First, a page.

Postpartum constipation

Written by Jessica McKinney, PT, MS and Samantha Pulliam, MD and sponsored by

Things moving a little slower than normal? You may be among the 25 to 40% of women who experience postpartum constipation, typically marked by excessive straining, abdominal pain, bloating, hard, difficult-to-pass stools, or a sense of incomplete emptying.

What causes these digestive problems? Constipation in the early postpartum period may be related to the pregnancy hormone progesterone, which relaxes and slows the motion of digestion, making things a bit more sluggish. You may eat less or at irregular times compared to normal during labor, delivery, and the first weeks postpartum, which can take its toll on the digestive tract. There is also some evidence that decreased abdominal muscle function, which can happen as a result of these muscles stretching or thinning during pregnancy and delivery, can add to constipation symptoms. Other factors, such as lower than normal physical activity or continued iron supplementation can also contribute to constipation.

In addition to this, there is a real fear factor. That’s right! If you have hemorrhoids or had an episiotomy or perineal tearing during delivery, fear of pain with a bowel movement can absolutely slow things down or bring them to a stop. The demands of new motherhood are immense, and it’s easy to ignore your body’s signals while learning and responding to the signals from your new baby – but when you have to go, it’s important not to wait. Waiting can make it harder to go later.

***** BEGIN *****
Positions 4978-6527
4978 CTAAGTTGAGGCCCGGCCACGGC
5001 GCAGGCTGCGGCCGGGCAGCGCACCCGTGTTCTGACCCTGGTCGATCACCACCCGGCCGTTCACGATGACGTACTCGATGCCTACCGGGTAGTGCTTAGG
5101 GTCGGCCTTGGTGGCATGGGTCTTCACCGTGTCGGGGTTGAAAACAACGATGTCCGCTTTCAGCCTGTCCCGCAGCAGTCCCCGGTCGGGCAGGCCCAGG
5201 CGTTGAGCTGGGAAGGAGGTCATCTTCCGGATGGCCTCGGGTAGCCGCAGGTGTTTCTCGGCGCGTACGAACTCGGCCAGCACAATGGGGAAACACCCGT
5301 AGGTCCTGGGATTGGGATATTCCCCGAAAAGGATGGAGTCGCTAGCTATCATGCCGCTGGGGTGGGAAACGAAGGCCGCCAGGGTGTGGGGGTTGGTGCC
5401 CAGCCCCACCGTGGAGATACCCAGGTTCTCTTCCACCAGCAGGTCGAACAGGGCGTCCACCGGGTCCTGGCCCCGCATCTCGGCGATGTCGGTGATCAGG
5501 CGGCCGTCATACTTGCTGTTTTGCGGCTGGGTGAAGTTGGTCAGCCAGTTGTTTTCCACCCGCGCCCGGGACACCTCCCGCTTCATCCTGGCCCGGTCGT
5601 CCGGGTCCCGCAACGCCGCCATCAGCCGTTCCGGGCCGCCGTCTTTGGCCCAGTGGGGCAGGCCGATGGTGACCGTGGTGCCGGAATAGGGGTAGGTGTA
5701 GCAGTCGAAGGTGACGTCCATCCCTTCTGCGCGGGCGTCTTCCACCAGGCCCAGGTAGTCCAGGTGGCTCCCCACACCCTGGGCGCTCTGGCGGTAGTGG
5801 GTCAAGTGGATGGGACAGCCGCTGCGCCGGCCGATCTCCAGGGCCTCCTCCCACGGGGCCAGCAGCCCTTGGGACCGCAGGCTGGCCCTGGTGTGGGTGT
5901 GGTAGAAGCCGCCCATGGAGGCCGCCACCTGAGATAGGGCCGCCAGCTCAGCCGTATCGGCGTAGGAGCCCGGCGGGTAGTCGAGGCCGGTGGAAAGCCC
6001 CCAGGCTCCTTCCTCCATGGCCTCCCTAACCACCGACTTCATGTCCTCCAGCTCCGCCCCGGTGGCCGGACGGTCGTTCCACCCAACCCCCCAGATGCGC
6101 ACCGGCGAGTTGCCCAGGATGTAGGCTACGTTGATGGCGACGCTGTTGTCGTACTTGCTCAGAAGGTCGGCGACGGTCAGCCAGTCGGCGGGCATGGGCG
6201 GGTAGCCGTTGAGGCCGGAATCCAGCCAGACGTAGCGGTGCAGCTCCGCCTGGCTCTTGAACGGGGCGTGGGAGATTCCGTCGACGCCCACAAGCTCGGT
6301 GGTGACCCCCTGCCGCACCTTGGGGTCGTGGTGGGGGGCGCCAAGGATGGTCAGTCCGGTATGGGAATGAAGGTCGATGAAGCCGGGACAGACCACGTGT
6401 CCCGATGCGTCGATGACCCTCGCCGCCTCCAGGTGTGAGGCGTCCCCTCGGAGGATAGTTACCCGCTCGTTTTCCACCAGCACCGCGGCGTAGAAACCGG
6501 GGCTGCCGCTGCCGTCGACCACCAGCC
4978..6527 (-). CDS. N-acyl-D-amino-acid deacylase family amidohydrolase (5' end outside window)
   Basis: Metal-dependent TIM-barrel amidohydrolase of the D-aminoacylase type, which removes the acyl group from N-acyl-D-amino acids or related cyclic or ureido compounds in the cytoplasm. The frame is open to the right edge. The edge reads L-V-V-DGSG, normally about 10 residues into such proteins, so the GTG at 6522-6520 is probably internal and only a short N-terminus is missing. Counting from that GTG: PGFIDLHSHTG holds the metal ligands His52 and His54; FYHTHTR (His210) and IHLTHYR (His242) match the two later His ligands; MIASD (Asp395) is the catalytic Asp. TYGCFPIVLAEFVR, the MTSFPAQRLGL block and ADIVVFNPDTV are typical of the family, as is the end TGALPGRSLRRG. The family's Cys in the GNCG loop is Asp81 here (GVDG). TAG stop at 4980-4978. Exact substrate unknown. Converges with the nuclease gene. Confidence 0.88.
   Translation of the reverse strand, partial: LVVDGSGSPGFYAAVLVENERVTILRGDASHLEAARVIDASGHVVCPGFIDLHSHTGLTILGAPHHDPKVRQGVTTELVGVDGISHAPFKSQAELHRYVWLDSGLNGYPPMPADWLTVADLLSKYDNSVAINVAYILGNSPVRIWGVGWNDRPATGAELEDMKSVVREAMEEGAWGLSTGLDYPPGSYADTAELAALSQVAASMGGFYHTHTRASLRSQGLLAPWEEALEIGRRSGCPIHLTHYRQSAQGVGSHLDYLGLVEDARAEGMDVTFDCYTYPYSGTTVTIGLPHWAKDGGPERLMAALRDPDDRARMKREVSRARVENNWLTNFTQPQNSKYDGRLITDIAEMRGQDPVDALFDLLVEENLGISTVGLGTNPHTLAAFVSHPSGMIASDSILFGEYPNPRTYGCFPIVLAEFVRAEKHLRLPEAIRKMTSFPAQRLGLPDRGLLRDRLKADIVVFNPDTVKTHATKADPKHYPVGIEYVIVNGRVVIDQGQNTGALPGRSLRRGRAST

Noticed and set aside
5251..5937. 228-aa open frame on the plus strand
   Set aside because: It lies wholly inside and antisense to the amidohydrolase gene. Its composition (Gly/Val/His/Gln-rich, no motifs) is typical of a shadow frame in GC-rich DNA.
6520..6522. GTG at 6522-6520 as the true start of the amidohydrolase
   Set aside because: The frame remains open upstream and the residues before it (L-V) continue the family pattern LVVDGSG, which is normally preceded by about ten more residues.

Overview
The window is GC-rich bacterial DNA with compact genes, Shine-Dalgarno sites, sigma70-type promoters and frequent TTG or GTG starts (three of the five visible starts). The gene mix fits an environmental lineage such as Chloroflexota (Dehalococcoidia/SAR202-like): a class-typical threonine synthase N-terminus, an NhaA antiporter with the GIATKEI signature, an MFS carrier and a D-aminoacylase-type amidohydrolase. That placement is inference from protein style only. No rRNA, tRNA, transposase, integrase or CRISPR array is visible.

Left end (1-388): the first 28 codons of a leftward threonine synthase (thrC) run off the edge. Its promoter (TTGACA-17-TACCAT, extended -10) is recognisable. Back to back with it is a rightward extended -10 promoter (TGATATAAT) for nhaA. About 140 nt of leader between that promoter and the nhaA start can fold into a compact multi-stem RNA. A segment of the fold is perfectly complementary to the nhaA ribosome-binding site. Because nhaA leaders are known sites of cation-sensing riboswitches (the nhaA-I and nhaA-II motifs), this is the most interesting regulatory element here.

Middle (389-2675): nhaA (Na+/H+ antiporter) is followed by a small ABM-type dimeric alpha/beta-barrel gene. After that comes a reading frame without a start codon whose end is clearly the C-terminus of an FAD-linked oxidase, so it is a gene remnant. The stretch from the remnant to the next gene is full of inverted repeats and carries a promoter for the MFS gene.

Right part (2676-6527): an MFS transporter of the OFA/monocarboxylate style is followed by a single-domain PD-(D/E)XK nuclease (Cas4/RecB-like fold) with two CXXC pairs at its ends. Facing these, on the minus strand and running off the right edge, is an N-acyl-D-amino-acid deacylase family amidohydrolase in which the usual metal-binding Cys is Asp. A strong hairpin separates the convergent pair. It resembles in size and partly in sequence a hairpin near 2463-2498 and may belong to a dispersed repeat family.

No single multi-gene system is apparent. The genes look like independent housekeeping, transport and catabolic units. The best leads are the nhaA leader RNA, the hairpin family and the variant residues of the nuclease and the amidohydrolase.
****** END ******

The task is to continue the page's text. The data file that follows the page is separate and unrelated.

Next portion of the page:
Often, constipation can be managed well with diet and exercise. It’s important to drink lots of water and eat fiber-rich foods, such as fruits, vegetables, and whole grains. You may also want to discuss options for fiber supplements or stool softeners with your health care provider. If you are taking iron supplements, there may be alternatives that are gentler on your gut. Physical activity and an eventual gradual return to exercise is also important to regulate bowel function. Talk to your health care provider if you have any concerns about when to start (or resume) your exercise routine.

About the authors:
Ms. McKinney is a physical therapist and has specialized in pelvic and women’s health throughout her career. Her background includes women’s health education, advocacy, and business and program development in the US as well as in low-resource global health settings. She currently serves as Vice President of Medical Affairs and Clinical Advocacy at Renovia Inc.

Dr. Pulliam a fellowship-trained and board certified urogynecologist, a subspecialty of medicine focused exclusively on female pelvic health. She has been in clinical and leadership positions at Massachusetts General Hospital and the University of North Carolina (Chapel Hill), as well as within the American Urogynecologic Society, and she currently serves as the Chief Medical Officer at Renovia Inc.

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